Mood Disorders

What are Mood Disorders?

Mood disorders are a category of illnesses that describe a serious change in mood. Illnesses under mood disorders include:


Depression involves having feelings of severe despondency and dejection. Depression can occur to anyone, at any age, and to people of any race or ethnic group. It can also occur in varying degrees. Depression is never a "normal" part of life, no matter what your age, gender or health situation. Sometimes depression can lead to bipolar disorder which is discussed later on this page.

A depressed person may:

  • Feel sad and cry often and it does not go away
  • Feel hopelessness or worthlessness
  • Feel like life is meaningless
  • Feel like they are no good
  • Be disinterested activities that they used to like
  • Have difficulty concentrating and making decisions
  • Easily irritated
  • Changes in eating and sleeping patterns
  • Think about death
  • Have low energy
  • Have poor concentration
  • Complain of fatigue or loss of energy
  • Persistent Depressive Disorder: Long lasting, low grade depression


  • Mild mood changes.
  • Feelings of hopelessness
  • Too little or too much sleep
  • Low energy or fatigue
  • Low self-esteem
  • Poor appetite or overeating
  • Poor concentration
  • SAD (seasonal affective disorder)

    This is when a change in season brings on depressive symptoms. For example, during winter, it is darker and cloudier which can cause depressed mood in some people.

    What Can Cause These Feelings?

    Biological - People with depression may have too little or too much of certain brain chemicals, called "neurotransmitters." Changes in these brain chemicals may cause or contribute to depression.

    Cognitive - People with negative thinking patterns and low self-esteem are more likely to develop clinical depression.

    Co-occurrence - Depression is more likely to occur along with certain illnesses, such as heart disease, cancer, Parkinson's disease, diabetes, Alzheimer's disease, Multiple Sclerosis and hormonal disorders.

    Medications - Side effects of some medications can bring about depression.

    Genetic - A family history of depression increases the risk for developing the illness. Some studies also suggest that a combination of genes and environmental factors work together to increase risk for depression. Situational Difficult life events, including divorce, financial problems or the death of a loved one can contribute to depression.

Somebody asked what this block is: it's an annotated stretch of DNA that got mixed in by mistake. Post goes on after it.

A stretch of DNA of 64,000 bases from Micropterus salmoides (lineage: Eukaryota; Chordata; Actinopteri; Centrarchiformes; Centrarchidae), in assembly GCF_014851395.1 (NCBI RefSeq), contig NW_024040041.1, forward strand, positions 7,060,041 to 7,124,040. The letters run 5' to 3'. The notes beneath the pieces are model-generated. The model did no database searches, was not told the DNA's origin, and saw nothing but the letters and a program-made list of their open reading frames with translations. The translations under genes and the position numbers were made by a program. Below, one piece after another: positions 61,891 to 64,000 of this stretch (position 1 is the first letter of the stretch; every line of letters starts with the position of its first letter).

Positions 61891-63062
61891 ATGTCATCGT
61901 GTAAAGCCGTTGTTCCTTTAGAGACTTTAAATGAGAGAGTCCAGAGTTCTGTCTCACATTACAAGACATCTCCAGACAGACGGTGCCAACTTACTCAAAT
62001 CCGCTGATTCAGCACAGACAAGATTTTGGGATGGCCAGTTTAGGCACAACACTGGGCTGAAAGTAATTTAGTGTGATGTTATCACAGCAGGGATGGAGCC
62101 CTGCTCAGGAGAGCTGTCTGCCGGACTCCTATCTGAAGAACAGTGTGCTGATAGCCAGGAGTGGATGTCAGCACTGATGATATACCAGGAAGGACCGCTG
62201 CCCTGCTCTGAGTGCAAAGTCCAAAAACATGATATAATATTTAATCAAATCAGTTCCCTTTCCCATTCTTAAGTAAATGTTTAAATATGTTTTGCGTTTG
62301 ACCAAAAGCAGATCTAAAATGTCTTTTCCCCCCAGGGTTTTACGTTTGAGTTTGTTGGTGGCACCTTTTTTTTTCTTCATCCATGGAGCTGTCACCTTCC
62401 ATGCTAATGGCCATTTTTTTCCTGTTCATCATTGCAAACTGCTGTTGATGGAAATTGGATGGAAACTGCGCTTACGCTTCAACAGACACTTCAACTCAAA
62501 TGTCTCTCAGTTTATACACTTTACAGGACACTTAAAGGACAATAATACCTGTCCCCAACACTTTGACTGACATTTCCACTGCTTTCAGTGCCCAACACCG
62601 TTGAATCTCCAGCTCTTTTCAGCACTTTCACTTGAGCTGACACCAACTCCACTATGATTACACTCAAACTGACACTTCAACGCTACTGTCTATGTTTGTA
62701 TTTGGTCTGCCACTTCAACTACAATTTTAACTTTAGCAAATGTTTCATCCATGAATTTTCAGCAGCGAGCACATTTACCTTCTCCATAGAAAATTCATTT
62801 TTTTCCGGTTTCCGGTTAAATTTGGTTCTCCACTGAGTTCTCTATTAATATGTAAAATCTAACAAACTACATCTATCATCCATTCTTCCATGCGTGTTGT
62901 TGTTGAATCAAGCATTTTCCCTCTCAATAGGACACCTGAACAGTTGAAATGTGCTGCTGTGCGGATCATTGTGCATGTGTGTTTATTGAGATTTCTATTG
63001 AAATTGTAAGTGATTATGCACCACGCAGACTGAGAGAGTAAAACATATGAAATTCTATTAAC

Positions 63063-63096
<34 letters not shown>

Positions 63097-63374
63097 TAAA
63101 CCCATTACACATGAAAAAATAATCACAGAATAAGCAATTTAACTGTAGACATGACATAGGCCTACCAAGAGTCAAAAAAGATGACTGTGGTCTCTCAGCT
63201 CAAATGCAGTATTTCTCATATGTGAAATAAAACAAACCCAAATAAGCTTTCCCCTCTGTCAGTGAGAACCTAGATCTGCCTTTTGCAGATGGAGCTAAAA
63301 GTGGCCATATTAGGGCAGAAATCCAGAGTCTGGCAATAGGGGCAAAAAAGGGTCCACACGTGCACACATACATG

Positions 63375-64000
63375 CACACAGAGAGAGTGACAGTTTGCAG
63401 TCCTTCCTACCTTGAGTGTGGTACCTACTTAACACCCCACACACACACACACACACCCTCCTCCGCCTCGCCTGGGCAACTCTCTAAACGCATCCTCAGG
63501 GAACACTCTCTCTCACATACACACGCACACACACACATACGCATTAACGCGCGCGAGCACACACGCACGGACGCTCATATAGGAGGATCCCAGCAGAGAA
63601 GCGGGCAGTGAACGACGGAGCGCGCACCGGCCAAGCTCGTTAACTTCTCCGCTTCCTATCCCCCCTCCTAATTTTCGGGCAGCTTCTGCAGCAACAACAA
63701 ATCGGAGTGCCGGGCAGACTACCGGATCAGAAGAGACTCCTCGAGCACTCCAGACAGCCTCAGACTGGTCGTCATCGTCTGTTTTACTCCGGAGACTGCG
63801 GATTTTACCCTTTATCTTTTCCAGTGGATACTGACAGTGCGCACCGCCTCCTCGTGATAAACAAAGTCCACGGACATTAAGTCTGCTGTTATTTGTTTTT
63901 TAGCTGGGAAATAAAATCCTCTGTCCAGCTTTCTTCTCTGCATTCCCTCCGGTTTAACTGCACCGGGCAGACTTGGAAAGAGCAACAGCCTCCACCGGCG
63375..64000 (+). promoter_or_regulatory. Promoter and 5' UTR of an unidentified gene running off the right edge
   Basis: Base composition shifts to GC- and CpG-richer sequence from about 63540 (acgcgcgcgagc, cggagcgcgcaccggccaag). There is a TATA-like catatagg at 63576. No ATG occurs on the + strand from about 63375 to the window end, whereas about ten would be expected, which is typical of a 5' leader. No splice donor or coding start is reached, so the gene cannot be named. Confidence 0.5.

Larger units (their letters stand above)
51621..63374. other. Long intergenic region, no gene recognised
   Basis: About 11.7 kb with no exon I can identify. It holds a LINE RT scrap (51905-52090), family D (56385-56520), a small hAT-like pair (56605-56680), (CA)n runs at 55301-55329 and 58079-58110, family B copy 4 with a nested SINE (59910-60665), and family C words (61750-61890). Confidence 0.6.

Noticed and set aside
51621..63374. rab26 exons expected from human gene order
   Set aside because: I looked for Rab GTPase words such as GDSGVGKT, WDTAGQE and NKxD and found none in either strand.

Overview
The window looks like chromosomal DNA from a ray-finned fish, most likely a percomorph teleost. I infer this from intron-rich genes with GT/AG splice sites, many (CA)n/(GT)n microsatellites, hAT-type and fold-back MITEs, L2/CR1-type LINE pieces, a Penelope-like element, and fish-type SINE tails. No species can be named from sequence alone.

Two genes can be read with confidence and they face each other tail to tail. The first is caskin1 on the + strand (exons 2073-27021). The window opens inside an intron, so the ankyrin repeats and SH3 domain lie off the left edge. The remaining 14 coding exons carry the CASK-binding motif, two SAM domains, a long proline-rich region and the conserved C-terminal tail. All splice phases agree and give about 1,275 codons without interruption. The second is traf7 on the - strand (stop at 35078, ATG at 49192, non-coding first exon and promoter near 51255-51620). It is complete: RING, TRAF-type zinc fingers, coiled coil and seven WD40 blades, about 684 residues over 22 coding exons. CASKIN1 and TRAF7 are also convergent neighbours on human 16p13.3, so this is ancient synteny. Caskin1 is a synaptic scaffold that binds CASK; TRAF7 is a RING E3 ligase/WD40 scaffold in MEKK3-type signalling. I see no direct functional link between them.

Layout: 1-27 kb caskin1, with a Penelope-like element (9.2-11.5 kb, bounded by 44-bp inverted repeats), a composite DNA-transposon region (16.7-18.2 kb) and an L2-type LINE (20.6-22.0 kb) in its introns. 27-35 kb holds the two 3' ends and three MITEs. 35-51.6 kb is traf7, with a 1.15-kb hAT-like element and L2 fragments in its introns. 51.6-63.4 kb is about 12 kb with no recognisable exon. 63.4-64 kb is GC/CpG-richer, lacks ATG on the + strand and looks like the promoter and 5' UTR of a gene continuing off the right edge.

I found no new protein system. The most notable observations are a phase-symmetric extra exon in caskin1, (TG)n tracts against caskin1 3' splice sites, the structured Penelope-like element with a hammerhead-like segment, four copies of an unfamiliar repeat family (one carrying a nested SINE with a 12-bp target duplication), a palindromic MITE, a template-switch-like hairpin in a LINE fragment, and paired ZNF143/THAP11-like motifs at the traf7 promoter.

What You Can Say to Help

  • You are not alone in this. I'm here for you.
  • I may not be able to understand exactly how you feel, but I care about you and want to help.
  • When you want to give up, tell yourself you will hold on for just one more day, hour, minute—whatever you can manage.
  • You are important to me. Your life is important to me.
  • Tell me what I can do now to help you.
  • I am here for you. We will get through this together.
  • Just listen.
  • What You Should Avoid Saying

  • It's all in your head.
  • We all go through times like this.
  • You'll be fine. Stop worrying.
  • Look on the bright side.
  • I can't do anything about your situation.
  • Just snap out of it.
  • Stop acting crazy. /li>
  • What's wrong with you?
  • Shouldn't you be better by now?
  • Treatments

    People believe that they can "self medicate" themselves through the use of alcohol and drugs. However, this makes depression worse because often times the things that people turn to are depressants. It is important to seek the appropriate help.

    Psycotherapy- This is talking with a professional about your feelings. He or she can help change relationships, thoughts, ot behaviors that contribute towards depression.

    Medication- Antidepressants are used to treat depression when it is severe or disabling for people. They are not meant to increase your mood; they are meant to balance the chemicals in your brain. Some people receive both therapy and medication to help manage their depression. Seeking treatment is important as it can help a person begin to feel better in a few weeks.

    Bipolar Disorder

    A brain disorder that causes unusual shifts in mood, energy, activity levels, and the ability to carry out everyday tasks. An individual can experience extended periods of mood from extreme highs to extreme lows with normal mood behavior in between. It can cause irregular sleep habits, activity levels, thoughts, or behaviors. This is usually identified by intense emotions and unusual behaviors.


    A person who is manic may have the following characteristics:

  • Difficulty functioning at home and work
  • Overcome by feelings of sadness, anxiety, or nervousness
  • Having flashbacks
  • Nightmares about the event
  • Difficulty connecting with other
  • Thoughts of suicide
  • Avoidance of things that are reminders of the traumatic event

  • Sources: